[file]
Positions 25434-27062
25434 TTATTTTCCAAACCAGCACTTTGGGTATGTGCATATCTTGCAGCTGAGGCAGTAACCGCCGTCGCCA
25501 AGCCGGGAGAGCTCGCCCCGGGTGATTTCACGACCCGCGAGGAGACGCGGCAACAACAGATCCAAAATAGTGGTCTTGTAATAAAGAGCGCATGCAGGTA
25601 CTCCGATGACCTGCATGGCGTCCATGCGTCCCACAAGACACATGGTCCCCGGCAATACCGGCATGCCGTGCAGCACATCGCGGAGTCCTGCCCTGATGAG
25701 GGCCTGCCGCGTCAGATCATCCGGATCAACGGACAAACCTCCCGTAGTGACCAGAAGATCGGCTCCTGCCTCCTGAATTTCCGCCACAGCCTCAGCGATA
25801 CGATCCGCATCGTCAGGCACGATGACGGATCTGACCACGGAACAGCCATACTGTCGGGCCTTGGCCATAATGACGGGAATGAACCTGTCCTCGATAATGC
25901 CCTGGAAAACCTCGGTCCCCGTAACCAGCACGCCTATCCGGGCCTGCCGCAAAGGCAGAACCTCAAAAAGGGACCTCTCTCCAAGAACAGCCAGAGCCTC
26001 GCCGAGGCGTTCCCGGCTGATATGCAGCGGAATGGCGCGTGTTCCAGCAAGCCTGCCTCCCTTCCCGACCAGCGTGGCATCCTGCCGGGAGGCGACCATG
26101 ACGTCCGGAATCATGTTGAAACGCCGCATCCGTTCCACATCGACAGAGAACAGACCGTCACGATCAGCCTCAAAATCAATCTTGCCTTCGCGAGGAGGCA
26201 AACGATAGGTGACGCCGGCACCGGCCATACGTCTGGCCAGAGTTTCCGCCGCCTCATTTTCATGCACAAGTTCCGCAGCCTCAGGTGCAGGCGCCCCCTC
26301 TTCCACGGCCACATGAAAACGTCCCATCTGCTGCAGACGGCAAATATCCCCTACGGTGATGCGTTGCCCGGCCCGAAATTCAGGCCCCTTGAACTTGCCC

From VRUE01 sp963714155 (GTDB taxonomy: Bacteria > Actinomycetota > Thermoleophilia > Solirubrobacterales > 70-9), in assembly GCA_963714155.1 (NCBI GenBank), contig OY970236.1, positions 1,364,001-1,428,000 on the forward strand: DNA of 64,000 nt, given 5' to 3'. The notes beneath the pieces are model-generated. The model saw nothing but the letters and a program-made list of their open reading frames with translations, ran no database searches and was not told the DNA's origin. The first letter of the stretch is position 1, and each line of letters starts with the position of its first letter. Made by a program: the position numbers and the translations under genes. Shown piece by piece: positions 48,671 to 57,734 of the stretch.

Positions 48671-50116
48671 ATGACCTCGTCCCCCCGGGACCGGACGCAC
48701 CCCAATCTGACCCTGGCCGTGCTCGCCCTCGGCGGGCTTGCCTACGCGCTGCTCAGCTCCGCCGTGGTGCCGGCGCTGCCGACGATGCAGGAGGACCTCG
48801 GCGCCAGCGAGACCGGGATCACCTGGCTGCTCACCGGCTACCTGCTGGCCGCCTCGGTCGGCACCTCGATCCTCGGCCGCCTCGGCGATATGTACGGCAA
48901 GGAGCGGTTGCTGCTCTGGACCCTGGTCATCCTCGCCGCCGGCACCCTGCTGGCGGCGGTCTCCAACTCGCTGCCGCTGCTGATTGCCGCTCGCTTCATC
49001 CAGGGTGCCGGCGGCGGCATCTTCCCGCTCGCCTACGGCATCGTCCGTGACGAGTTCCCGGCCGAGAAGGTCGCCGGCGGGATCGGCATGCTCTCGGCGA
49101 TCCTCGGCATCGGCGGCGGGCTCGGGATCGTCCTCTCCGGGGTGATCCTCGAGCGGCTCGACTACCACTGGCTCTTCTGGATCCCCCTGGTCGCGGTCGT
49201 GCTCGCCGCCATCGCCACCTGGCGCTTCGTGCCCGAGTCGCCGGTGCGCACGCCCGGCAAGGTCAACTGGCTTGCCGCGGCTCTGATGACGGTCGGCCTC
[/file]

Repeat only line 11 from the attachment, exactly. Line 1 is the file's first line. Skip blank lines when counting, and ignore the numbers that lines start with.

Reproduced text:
26301 TTCCACGGCCACATGAAAACGTCCCATCTGCTGCAGACGGCAAATATCCCCTACGGTGATGCGTTGCCCGGCCCGAAATTCAGGCCCCTTGAACTTGCCC